The new COVID-19 antiviral drugs – Where art thou?

In January, the TGA provisionally approved two oral dose treatments for the COVID-19 virus to be used in the first phase of the illness.  

Both oral antivirals are designed to minimise the severity of COVID-19 infections, reducing the risk of hospitalisation and death.

The new anti-virals

The first of these oral antivirals will be sold as Paxlovid (a combination of nirmatrelvir and ritanovir from Pfizer), with the second to be sold as Lagevrio (which is molnupiravir from Merck).

Paxlovid is a “protease inhibitor”. The nirmatrelvir interferes with the virus’s dividing (multiplying) by blocking part of its life cycle. The ritonavir enables the nirmatrelvir to remain in the body longer. 

Lagevrio acts on an enzyme that the COVID-19 virus uses to replicate itself.  It introduces errors as it copies leading to what is known as “error catastrophe” – a position where there are so many errors in the virus, it dies.  

Speaking in a recent edition of ABC’s Coronacast podcast with Dr Normal Swan earlier this month, Professor Josh David, from Infectious Diseases at the University of Newcastle and member of the National COVID-19 Clinical Evidence Taskforce stated that Paxlovid was likely to be of greater efficacy than Lagevrio in the Australian context.  

He stated that evidence about the benefit of Paxlovid was superior to that of Lagevrio.  The Taskforce, of which he is a member, has noted in its recommendation of Lagevrio that “evidence is limited, effect sizes are small and there are limited safety data”. 

Consequently, the Taskforce has recommended on a consensus basis that “molnupiravir [Lagevrio) should only be considered where other treatments (such as sotrovimab or nirmatrelvir plus ritonavir [Paxlovid]) are not suitable or available.”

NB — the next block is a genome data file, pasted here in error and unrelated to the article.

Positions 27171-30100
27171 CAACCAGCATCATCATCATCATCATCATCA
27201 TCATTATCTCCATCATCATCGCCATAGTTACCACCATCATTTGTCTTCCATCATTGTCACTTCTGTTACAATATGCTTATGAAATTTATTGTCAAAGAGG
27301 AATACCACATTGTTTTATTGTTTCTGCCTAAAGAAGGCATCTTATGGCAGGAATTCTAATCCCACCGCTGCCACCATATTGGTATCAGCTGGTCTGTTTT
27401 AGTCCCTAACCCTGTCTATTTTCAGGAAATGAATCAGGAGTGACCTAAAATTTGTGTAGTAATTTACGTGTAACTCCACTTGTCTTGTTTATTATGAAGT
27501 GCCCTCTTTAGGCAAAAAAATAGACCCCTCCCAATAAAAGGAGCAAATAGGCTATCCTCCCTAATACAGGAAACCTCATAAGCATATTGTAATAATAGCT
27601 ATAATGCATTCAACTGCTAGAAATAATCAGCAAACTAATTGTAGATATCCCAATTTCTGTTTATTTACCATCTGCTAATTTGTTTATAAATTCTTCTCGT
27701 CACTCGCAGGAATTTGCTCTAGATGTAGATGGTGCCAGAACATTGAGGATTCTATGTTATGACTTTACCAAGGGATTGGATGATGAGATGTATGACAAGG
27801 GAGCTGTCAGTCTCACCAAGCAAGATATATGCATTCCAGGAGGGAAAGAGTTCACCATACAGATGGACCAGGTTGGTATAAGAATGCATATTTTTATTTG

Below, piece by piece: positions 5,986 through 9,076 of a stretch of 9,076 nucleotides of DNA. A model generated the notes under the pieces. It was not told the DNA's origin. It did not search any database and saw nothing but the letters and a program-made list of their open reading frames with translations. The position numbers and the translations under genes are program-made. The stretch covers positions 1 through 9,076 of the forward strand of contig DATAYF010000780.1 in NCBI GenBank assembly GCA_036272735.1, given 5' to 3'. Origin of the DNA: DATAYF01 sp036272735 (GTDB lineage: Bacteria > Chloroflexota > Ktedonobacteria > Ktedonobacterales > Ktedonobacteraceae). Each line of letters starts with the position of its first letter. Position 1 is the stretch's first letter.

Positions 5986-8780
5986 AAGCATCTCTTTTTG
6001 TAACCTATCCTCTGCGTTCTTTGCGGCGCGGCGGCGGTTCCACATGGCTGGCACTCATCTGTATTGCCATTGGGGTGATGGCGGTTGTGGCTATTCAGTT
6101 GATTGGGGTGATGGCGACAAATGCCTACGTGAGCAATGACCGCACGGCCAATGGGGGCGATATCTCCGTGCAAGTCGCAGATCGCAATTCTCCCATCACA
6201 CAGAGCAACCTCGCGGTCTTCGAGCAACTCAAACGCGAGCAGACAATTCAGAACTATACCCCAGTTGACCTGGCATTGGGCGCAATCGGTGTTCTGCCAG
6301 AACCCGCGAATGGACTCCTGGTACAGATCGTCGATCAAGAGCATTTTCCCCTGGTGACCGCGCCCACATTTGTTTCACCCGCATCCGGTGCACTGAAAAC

Although Paxlovid is suggested as more effective, Paxlovid is contraindicated against a large number of commonly used prescription medications, including Amiodarone (blood pressure/heart rhythm medication), Colchicine (gout), simvastatin (blood cholesterol), sildenafil (erectile dysfunction and tadalafil (erectile dysfunction/urinary symptoms of enlarged prostate) and diazepam (anti-anxiety and muscle spasm) amongst many others.  This may lead to the use of Lagevrio.  Significantly, Lagevrio is not recommended in pregnancy or during breastfeeding.

Interestingly, the evidence supporting both antivirals was conducted in unvaccinated populations and not with Omicron.  

Consequently, the recommendation from the National COVID-19 Clinical Evidence Taskforce in favour of these treatments for partially or fully vaccinated patients (or immunocompromised patients regardless of vaccination status) with certain risk factors was issued on a “consensus” basis – meaning it has been recommended based on expert consensus even though its use for these patients is less supported by the evidence.    

The Taskforce notes that given “the lower risk of deterioration in these patients, it is unlikely that nirmatrelvir plus ritonavir will be particularly valuable in patients who have received three doses of vaccine, unless the patient is immunosuppressed.”

There is existing laboratory evidence that suggests that Paxlovid is efficacious against Omicron infection.

Can we access these anti-virals when we need them?

The announcement of these oral dose treatments has been widely cited as a justification for relaxing public health measures designed to limit the spread of COVID-19. The theory being, of course, that if the illness from COVID-19 is increasing mild across the population, then there is less need for restrictions on daily life to prevent infections.

With public health measures now being relaxed at significant speed, and winter approaching, we need to understand exactly what progress is being made with these anti-virals.   How far have we progressed beyond these initial announcements?

At the current time, the Department of Health (Cth) does not appear to have clarified publicly how many doses will be available or when shipments will be available.  

However, the Department of Health (Cth) has indicated that when available, they will be prioritised for distribution to the aged care sector.  Any additional supplies will be available from the National Medical Stockpiles.